My model is that only about 30 million Nigerians earn income to buy products and services which are not food items, medicine and other core essential necessities. I have called these 30 million the Precious Nigerians – those with money to buy things for themselves and support others. You can read the analysis here and here.
In most of my analyses when it comes to people that actually have money to spend or pay for (technology) solutions in Nigeria, I use 30 million people. Yes, despite 198 million human population, the effective addressable market in Nigeria is less than 30 million people. In Fasmicro Group model, these are people with decent incomes for anyone to craft solutions to their personal and business-related frictions. The remaining 168 million people are opportunities, nevertheless [they have to eat, shower, etc]. But we see them from the track of the core 30 million people who have the money to pay for tech things. For most technology solutions (think gaming, apps purchase & digital subscriptions and the platforms like smartphones, computers and connectivity required for them) where the buyers are usually the direct beneficiaries, the 30 million is rock solid. (Of course, on largely non-tech areas like food where everyone has to eat, the 198 million people become the addressable market.)
When the Covid-19 lockdown began, I told our community members selling digital products not to retreat because even though the market conditions looked bad, people had limited things to spend money on, and the paralysis could provide opportunities to serve some customers uncontested. Yes, for those earning income, the money had been piling up in the bank accounts with nothing to spend it on. With schools closed, roads blocked, many Nigerians were forced into “unplanned saving”. In other words, people saved money which typically would have been spent. More so, some saved to hedge the risks of circumstances like loss of jobs. But money was saved!
Indeed, while there were job losses, those with jobs were saving. That explains why you should not freeze your marketing thinking markets are on pure cold ice. I do believe that if you provide good value, people have money to spend, right now. Using that insight, we decided to move the promotion of the second edition of Tekedia Mini-MBA by 6 weeks, right at the peak of the pandemic, knowing that the savings had minimal ways to be used: no transportation, no outside dining, no makeup shopping, etc. The lack of ways to spend did not stop some from still receiving income!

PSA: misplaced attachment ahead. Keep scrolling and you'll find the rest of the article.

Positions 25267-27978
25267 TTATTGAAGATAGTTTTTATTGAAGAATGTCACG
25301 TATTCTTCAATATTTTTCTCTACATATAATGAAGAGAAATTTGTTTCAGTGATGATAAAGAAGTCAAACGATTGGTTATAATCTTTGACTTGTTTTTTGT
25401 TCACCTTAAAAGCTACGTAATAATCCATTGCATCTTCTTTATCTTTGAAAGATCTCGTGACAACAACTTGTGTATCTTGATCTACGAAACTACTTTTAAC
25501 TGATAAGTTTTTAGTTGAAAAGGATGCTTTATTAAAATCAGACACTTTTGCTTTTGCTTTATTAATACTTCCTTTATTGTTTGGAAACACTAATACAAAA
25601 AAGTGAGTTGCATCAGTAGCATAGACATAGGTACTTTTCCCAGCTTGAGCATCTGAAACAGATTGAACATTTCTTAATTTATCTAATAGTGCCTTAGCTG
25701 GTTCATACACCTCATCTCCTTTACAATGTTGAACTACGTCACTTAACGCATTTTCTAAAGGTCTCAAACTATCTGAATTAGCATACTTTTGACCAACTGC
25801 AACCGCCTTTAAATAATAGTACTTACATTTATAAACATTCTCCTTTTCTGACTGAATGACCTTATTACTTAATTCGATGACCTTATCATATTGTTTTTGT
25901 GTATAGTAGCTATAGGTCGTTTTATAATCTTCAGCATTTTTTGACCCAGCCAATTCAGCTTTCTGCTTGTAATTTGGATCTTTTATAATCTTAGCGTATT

This is the summary: if you go back to most bank accounts in Nigeria, the level of saving is possibly more than last year, at the same period. This money would be spent in the next coming weeks. I tell you that if you provide them something that has value, there is a decent war chest across most bank accounts of these 30 millions Nigerians to party with you.
Update: there is data from U.S. showing this trajectory: “The personal savings rate hit a historic 33% in April, the U.S. Bureau of Economic Analysis said Friday…The increase in savings came as spending declined by a record 13.6% for the month.”
The coronavirus crisis has Americans hoarding more money than ever as widespread fear paralyzes consumer spending habits.
The personal savings rate hit a historic 33% in April, the U.S. Bureau of Economic Analysis said Friday. This rate — how much people save as a percentage of their disposable income — is by far the highest since the department started tracking in the 1960s. April’s mark is up from 12.7% in March.